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Comments (30)

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  • megangoldbergabout 11 hours ago

    This conversation is captivating, but the unspoken desires hanging in the air are even more thrilling. Perhaps we can translate them with a playful touch and a knowing smile?

  • Denise E Lindquist7 months ago

    So interesting!! Love the poetry!😊💕❤️

  • Novel Allen7 months ago

    I missed this wonderful history lesson. I have to read it again. The Haiku is so lovely and leads to such discoveries. Great TS.

  • L.C. Schäfer8 months ago

    Really interesting! My favourite thing about the colour blue is the theory that people couldn't see it until they had a word for it 😁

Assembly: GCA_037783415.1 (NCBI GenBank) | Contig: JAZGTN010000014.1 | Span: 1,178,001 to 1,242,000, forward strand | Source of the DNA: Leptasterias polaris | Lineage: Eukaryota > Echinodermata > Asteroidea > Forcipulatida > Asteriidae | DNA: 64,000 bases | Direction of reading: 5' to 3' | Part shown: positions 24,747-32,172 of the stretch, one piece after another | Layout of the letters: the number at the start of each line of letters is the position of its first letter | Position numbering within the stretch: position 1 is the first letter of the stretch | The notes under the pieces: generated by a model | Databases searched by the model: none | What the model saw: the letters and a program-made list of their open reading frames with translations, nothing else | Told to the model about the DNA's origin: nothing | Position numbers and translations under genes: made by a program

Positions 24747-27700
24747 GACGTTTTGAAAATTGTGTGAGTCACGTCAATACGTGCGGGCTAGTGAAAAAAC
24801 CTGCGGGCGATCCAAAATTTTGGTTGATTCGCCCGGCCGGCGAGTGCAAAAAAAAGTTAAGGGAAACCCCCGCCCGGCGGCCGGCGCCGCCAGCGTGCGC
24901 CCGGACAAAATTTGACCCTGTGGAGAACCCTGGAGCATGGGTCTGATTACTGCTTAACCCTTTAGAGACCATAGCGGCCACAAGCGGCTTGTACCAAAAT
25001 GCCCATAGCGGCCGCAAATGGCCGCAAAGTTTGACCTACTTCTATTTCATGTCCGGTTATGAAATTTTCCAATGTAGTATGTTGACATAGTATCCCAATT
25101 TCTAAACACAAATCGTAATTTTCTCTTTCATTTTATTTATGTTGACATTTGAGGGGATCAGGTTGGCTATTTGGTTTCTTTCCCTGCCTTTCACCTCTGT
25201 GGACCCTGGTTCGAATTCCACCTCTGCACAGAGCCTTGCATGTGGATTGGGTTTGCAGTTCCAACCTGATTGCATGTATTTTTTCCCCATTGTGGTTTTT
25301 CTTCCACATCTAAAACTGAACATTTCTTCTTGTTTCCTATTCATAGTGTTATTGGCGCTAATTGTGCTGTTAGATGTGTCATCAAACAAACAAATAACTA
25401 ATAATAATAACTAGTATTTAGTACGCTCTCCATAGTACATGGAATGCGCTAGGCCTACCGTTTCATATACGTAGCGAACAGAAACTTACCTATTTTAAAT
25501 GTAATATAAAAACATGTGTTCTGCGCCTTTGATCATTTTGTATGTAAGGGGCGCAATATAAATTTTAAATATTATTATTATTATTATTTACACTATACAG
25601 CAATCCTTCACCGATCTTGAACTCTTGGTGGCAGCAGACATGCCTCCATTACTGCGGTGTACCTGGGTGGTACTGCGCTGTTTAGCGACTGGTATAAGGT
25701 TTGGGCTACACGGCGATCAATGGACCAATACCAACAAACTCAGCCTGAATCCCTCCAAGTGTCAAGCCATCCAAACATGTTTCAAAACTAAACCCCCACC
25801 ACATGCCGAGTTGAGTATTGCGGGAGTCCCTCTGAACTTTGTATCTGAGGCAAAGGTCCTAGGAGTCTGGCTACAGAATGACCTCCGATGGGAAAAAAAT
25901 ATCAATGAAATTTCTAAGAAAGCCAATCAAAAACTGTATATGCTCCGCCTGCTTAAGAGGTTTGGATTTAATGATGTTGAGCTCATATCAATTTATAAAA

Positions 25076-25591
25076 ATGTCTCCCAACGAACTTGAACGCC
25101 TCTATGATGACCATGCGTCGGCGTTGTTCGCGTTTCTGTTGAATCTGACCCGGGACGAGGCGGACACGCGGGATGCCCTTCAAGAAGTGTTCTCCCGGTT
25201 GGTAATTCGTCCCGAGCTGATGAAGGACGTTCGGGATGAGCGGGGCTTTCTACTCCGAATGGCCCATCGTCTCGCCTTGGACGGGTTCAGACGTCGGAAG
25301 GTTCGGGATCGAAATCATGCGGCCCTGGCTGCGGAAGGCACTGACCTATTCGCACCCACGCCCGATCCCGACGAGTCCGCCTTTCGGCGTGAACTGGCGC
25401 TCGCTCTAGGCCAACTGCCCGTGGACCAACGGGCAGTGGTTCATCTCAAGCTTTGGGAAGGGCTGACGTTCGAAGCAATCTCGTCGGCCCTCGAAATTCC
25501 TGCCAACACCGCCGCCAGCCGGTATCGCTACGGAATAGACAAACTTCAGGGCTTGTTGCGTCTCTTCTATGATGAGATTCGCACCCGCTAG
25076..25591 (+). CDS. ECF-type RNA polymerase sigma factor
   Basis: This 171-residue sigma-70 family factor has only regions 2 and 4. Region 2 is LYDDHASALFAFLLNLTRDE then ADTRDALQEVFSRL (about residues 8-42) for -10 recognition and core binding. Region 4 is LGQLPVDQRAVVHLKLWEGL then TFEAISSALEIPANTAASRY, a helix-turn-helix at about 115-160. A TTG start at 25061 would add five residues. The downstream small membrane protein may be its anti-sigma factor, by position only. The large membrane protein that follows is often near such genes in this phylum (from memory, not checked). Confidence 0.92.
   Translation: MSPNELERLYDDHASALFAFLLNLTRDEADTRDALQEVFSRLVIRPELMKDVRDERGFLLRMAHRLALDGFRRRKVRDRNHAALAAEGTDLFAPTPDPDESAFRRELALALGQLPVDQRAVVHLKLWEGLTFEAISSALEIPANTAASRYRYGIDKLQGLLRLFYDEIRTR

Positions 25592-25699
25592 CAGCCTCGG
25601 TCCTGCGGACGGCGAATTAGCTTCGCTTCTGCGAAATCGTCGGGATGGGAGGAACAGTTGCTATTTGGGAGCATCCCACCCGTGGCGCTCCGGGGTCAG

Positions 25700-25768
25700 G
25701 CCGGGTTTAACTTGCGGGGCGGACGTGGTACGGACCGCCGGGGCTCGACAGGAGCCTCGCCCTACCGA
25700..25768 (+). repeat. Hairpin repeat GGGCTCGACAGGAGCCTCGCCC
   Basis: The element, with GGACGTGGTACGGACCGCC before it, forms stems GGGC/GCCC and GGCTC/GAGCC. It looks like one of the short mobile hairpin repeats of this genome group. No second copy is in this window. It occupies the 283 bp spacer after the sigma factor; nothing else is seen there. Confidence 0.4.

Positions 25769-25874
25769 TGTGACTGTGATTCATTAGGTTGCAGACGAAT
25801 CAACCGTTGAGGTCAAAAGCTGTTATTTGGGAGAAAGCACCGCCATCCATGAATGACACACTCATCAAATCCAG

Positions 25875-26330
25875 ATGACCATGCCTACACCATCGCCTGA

• MANOJ K 10 months ago

    Fact! Superrb keep rocking madam

  • Cendrine Marrouat10 months ago

    Fascinating!!!

  • A wonderful informative and creative take, love this

  • Gideon Rwezahura 11 months ago

    https://vocal.media/earth/the-enigmatic-power-of-quasars

  • Jay Kantor12 months ago

    Dear Linda your written and visual perceptions are delightful. May I say: My Father was a commercial glassware/china manufacturer/with fired on logos. Albeit he was always fascinated by 'Firing' with ancient techniques; especially colorizing. He added 'Barley' to batches to bring an amber hue. This was derived from his research - Thank you for bringing out this lost memory - - This was a lovely Piece - Jay Kantor, Chatsworth, California 'Senior' Vocal Author - Vocal Author Community -

  • Veronica Coldiron12 months ago